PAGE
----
In What Order Should I Remodel My Bathroom?
When asking the question, “In what order should I remodel my bathroom?” you need to make sure to encompass the entire process.
While that will look different for each remodel, take a comprehensive look at what you hope to achieve and the steps involved in getting there.
Step 1 - Create a Detailed Bathroom Remodel Plan
This is the single most important step in the process and it must happen before anything else. Planning your bathroom remodel involves several steps.
First, you need to find ideas. Scour Pinterest, Houzz, Google Images and anywhere else you can find pictures of bathrooms that fit your criteria. Also look in magazines, home improvement books, and other publications.
If you need interior design or architectural help, head to the professionals.
Start with the footprint of the room. Identify the size and location of the sink, toilet, and shower. Then add countertops, cabinetry, shelves, mirrors, storage, and towel racks to the design.
Key in on the ‘must-have’ list as your design comes together. Start with the foundational units and add in other optional pieces from there.
This is also the time to evaluate whether you will need any major system upgrades such as replacing plumbing or electrical wiring. Also, rewiring or rerouting plumbing can add time, money, and mess to the project.
Head to the building department at this stage. Take in your plans to see if they match up with building regulations and inspection requirements. Find out what permits you need and apply for them at the onset of the project.
Along with your written plan and sketches you’ll need to create a realistic budget as well as a timeline schedule. While projects like bathroom remodels rarely go exactly according to plan, it gives you a starting point and goals to work from.
Step 2 - Decide Whether to Hire a Contractor
With your mostly finalized plan in place, decide if you will be hiring a contractor or doing the work yourself. Obviously an experienced contractor can make the project go smoothly and will likely pull things together much faster than if you tackle it yourself.
However, remodeling a bathroom DIY style affords you deep rewards and saves you money.
If you do decide to rope in a contractor, schedule interviews and receive bids from at least three companies. Ensure they are licensed and bonded and thoroughly review any contracts before the project begins.
Step 3 - Find and Order Supplies
With a schedule, a budget, a plan, and a contractor (if appropriate), you’re ready to get started. Start making final decisions about fixtures and flooring.
You can decide on paint or wallpaper at a later date, but you need to choose tile, shower surrounds, and vanities now. Place orders and be aware of arrival times.
Step 4 - Start Demolition
The next phase of the project is to remove any surfaces that will be replaced. This might mean pulling everything out of the room by stripping it down to the studs, or it might only entail removing the toilet and pulling up the flooring.
Either way, you’ll want to get organized for the destruction by making a plan for the waste. Renting a dumpster is an easy and efficient way to dispose of the debris. Schedule to get it installed before you begin work.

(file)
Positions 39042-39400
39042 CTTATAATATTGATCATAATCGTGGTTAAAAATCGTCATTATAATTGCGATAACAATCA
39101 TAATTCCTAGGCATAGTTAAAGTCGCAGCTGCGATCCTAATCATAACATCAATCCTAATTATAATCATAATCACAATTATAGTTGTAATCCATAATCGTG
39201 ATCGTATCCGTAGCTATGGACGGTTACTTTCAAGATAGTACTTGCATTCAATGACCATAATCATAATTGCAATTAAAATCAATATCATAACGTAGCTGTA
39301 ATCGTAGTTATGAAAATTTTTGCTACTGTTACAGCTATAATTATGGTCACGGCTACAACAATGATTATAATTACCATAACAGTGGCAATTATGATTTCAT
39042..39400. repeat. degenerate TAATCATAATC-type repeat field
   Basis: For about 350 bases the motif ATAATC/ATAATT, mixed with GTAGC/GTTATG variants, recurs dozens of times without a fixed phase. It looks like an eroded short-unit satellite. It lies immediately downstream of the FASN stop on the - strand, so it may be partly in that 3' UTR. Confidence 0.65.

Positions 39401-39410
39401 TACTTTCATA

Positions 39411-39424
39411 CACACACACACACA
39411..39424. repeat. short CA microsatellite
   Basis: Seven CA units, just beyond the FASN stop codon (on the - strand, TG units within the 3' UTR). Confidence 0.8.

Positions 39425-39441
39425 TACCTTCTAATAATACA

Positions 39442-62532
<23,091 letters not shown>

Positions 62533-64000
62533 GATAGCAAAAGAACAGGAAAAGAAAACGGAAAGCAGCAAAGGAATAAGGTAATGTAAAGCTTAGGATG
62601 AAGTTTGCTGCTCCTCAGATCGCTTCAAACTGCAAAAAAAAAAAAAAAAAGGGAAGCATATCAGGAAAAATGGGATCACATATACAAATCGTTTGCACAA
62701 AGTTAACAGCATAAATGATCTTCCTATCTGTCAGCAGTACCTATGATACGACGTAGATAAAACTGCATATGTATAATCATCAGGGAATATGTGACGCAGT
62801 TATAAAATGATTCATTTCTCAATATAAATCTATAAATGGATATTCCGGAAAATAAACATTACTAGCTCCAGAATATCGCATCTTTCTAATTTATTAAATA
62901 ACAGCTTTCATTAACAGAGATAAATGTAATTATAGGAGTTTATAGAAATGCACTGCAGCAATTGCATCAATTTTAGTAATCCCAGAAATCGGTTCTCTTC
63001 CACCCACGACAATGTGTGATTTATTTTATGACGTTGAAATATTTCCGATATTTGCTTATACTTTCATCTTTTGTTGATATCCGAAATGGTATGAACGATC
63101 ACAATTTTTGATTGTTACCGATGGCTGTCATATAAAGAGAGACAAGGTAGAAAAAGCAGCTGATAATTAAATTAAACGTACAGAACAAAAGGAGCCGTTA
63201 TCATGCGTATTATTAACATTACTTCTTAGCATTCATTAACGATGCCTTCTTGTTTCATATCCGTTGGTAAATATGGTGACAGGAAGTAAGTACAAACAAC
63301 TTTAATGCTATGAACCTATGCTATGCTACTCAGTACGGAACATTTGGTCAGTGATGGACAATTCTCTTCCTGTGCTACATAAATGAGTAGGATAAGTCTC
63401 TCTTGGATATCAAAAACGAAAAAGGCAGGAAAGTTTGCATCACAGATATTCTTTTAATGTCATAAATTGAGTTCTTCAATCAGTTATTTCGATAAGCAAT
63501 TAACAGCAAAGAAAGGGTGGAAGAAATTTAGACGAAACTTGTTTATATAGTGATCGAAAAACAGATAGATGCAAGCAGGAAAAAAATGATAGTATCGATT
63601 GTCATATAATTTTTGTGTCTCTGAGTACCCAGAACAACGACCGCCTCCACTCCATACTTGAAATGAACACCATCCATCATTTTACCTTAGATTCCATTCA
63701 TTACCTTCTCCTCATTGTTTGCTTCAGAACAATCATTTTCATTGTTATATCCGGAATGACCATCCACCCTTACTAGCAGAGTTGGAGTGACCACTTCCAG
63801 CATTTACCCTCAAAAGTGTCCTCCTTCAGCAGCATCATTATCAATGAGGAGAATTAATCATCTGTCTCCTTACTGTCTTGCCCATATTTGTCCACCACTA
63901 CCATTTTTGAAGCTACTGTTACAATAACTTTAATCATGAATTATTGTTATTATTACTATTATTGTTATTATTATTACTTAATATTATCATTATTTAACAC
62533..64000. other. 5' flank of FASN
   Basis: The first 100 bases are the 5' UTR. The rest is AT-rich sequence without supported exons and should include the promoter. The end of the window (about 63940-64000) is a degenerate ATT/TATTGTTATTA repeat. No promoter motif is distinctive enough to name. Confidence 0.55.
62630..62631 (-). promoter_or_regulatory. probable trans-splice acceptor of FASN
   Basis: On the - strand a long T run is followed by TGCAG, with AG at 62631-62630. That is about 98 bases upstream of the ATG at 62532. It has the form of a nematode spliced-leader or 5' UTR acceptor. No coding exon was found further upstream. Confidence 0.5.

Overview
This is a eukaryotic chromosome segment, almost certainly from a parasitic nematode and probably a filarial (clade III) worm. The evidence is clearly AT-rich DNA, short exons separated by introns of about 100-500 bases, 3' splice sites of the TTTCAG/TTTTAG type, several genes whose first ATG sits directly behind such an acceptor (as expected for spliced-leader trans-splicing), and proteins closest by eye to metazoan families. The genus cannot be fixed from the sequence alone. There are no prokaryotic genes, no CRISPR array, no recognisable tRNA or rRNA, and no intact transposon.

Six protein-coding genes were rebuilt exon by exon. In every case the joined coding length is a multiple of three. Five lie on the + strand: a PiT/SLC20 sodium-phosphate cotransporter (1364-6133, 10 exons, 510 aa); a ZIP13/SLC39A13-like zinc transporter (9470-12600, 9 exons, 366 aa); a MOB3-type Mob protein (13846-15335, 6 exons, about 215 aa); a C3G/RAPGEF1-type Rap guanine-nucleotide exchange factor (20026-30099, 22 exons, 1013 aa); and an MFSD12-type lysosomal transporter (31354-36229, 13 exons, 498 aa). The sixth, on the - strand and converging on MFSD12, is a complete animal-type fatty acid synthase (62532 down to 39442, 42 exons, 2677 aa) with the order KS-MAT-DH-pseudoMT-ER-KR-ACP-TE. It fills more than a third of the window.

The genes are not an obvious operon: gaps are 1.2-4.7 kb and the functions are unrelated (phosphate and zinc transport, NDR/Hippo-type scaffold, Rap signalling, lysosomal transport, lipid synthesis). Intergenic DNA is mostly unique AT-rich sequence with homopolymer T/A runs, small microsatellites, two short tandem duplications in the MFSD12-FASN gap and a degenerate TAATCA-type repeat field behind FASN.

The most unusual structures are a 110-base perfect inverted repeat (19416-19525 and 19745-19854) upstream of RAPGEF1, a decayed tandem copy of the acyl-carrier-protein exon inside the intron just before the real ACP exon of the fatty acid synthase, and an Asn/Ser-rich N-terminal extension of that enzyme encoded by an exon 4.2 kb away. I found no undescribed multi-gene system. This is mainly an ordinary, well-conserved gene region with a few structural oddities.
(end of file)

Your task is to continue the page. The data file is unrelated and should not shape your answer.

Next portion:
Another option is to plan a dump run. If you have a truck or trailer this might be all you need, especially if you sort out items you can dispose of another way.
You can minimize your construction waste by sorting as you go. Some materials will go straight into the dumpster, like insulation and drywall. Others can be recycled or upcycled.
Start by calling your local Habitat for Humanity to see what they will take. They might appreciate your toilet, light fixtures, usable flooring, and even your shower stall.
If items can’t be donated, ask around in your community. Join a Buy Nothing Movement, What’s Happening, Pay it Forward, or similar groups on Facebook. You can also list items on Facebook Marketplace without a Facebook account. Hit up Craigslist too.
Your old toilet or vanity might be just what a neighbor is looking for and it will save you the time, cost, and effort involved in hauling it away. Plus, it’s environmentally friendly to avoid as much waste as possible.
One more step before beginning demolition is to turn off the associated gas, water, or electricity. Avoid messes and accidents in case you mistakenly hit a pipe or line during the process.
Now you’re ready to let the demolition begin. Remove fixtures you’ll be replacing or that you simply need out of the way while you work. Then tear out wall boards and flooring. Watch for wires and pipes while you cut out framing materials.
Step 5 - Frame
The rebuild begins! Now that the space is down to a starting point, if you have framing to do, this is when it will happen. Frame in doorways and new walls. If you’ve made flooring or ceiling repairs you may have some framing work to do there too.
If you’ll be putting in safety handles around the toilet, bath, or shower, now is a good time to put reinforcement behind the wall. Also consider whether you’ll need additional supports beneath the tub if you’re moving it to a new location.
Your outer walls may also need some extra attention if you plan to add windows or change the size of the window or windows you already have.
Open up your space and invite in natural lights with an additional window. If you already have a window that needs replacing, decide if you would benefit from a larger opening.
Remember to consider how window frames will affect the layout of the bathroom. For example, where is your shower located? Will you need to put in clouded glass or cover the window for privacy?
If so, maybe a window high on the wall is a better option. You could even go with a skylight to allow light in, although that option doesn’t offer much of a view.